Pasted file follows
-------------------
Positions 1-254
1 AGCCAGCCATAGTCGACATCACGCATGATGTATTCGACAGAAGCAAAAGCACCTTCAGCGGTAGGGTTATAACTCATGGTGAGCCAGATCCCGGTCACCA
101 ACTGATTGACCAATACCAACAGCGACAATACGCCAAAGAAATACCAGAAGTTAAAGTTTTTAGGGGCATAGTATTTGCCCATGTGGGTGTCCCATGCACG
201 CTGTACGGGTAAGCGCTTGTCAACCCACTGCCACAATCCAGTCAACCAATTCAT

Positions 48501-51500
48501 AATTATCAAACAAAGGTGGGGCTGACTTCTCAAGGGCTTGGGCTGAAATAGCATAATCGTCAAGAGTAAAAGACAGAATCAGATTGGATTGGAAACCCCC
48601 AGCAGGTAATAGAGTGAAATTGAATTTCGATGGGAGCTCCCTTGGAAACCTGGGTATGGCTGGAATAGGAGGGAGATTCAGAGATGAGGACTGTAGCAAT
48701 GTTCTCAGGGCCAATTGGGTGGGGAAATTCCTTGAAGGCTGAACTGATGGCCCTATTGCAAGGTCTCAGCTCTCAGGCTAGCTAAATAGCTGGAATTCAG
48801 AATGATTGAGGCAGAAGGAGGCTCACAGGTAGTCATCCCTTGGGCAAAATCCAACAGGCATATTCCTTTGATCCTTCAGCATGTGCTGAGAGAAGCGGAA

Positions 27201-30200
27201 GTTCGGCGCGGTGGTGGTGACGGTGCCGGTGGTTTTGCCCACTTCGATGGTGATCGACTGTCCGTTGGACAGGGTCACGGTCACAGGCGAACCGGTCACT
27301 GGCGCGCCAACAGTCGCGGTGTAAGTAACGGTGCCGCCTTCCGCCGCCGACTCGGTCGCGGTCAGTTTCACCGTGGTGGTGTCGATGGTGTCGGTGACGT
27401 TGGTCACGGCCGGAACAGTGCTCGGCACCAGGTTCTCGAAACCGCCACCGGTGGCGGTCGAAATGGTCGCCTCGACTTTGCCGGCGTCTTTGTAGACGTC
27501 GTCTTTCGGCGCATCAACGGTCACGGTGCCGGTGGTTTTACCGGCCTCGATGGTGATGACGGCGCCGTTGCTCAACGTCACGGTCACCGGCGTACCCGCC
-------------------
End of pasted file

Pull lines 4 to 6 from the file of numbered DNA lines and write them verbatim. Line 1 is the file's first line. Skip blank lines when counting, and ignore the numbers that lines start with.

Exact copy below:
201 CTGTACGGGTAAGCGCTTGTCAACCCACTGCCACAATCCAGTCAACCAATTCAT

Positions 48501-51500
48501 AATTATCAAACAAAGGTGGGGCTGACTTCTCAAGGGCTTGGGCTGAAATAGCATAATCGTCAAGAGTAAAAGACAGAATCAGATTGGATTGGAAACCCCC